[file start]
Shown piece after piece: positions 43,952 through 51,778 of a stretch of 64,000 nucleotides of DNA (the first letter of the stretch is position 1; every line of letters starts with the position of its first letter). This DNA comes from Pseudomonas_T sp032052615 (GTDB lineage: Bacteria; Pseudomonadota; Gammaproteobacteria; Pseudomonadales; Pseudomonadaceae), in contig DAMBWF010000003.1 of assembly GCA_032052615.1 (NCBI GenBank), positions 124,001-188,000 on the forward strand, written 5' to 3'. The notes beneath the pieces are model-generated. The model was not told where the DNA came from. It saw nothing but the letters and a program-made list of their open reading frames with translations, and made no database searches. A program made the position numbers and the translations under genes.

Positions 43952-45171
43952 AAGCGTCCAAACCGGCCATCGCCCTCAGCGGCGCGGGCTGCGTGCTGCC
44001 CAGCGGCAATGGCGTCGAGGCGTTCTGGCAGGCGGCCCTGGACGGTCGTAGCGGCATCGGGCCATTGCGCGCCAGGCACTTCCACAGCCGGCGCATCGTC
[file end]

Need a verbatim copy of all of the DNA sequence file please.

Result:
Shown piece after piece: positions 43,952 through 51,778 of a stretch of 64,000 nucleotides of DNA (the first letter of the stretch is position 1; every line of letters starts with the position of its first letter). This DNA comes from Pseudomonas_T sp032052615 (GTDB lineage: Bacteria; Pseudomonadota; Gammaproteobacteria; Pseudomonadales; Pseudomonadaceae), in contig DAMBWF010000003.1 of assembly GCA_032052615.1 (NCBI GenBank), positions 124,001-188,000 on the forward strand, written 5' to 3'. The notes beneath the pieces are model-generated. The model was not told where the DNA came from. It saw nothing but the letters and a program-made list of their open reading frames with translations, and made no database searches. A program made the position numbers and the translations under genes.

Positions 43952-45171
43952 AAGCGTCCAAACCGGCCATCGCCCTCAGCGGCGCGGGCTGCGTGCTGCC
44001 CAGCGGCAATGGCGTCGAGGCGTTCTGGCAGGCGGCCCTGGACGGTCGTAGCGGCATCGGGCCATTGCGCGCCAGGCACTTCCACAGCCGGCGCATCGTC